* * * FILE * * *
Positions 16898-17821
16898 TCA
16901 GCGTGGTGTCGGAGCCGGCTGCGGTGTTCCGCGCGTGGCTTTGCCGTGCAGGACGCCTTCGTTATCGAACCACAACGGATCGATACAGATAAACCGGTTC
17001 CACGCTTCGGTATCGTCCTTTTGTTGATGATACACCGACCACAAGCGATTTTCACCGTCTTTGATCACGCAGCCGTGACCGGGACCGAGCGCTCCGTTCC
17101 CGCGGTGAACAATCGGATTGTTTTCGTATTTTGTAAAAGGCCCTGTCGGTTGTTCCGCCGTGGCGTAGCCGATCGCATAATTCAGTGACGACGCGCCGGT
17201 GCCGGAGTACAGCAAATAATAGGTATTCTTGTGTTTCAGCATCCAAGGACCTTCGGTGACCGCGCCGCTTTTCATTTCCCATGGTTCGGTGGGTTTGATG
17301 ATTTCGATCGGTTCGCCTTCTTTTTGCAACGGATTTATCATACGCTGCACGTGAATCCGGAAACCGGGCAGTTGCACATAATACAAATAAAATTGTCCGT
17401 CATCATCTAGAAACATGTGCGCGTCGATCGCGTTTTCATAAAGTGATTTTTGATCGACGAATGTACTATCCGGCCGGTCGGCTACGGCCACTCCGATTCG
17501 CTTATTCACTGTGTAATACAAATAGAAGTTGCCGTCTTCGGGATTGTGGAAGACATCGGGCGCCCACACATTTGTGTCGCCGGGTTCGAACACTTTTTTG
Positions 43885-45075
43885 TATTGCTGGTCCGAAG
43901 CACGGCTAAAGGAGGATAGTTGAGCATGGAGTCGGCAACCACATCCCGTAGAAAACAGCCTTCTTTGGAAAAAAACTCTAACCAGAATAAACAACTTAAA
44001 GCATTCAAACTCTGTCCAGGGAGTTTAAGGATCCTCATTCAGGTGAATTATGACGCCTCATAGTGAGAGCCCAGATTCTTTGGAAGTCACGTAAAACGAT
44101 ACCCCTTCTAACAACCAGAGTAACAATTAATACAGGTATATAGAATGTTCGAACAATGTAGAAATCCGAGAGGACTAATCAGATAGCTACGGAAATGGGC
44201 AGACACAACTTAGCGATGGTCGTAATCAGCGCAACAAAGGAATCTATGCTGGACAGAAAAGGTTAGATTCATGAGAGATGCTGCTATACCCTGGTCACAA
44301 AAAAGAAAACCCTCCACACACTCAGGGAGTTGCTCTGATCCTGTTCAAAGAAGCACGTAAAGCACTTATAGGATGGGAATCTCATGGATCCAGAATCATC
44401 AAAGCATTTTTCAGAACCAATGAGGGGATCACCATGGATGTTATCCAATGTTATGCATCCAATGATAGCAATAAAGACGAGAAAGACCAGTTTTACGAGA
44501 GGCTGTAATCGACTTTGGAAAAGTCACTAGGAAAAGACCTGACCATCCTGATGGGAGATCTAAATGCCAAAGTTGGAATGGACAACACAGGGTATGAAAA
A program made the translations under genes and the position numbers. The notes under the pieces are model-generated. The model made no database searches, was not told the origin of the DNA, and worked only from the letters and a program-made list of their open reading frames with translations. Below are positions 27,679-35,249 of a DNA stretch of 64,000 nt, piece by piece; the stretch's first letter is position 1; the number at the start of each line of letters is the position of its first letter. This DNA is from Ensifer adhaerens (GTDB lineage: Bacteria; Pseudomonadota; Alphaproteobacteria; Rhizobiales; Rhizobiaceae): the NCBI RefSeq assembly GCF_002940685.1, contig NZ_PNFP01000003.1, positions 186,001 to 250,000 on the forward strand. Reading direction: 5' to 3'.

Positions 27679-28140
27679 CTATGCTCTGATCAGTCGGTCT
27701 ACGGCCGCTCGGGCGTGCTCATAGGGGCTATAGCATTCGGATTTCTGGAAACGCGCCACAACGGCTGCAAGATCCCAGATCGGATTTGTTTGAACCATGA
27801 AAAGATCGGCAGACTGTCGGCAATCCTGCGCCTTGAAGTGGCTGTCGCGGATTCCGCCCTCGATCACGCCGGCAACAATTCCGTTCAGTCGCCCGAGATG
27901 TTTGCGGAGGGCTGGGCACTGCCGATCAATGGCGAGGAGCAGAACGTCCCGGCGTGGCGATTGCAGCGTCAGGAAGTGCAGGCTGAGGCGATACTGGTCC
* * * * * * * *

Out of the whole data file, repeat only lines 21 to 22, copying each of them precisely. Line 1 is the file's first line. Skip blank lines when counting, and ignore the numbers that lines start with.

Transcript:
27679 CTATGCTCTGATCAGTCGGTCT
27701 ACGGCCGCTCGGGCGTGCTCATAGGGGCTATAGCATTCGGATTTCTGGAAACGCGCCACAACGGCTGCAAGATCCCAGATCGGATTTGTTTGAACCATGA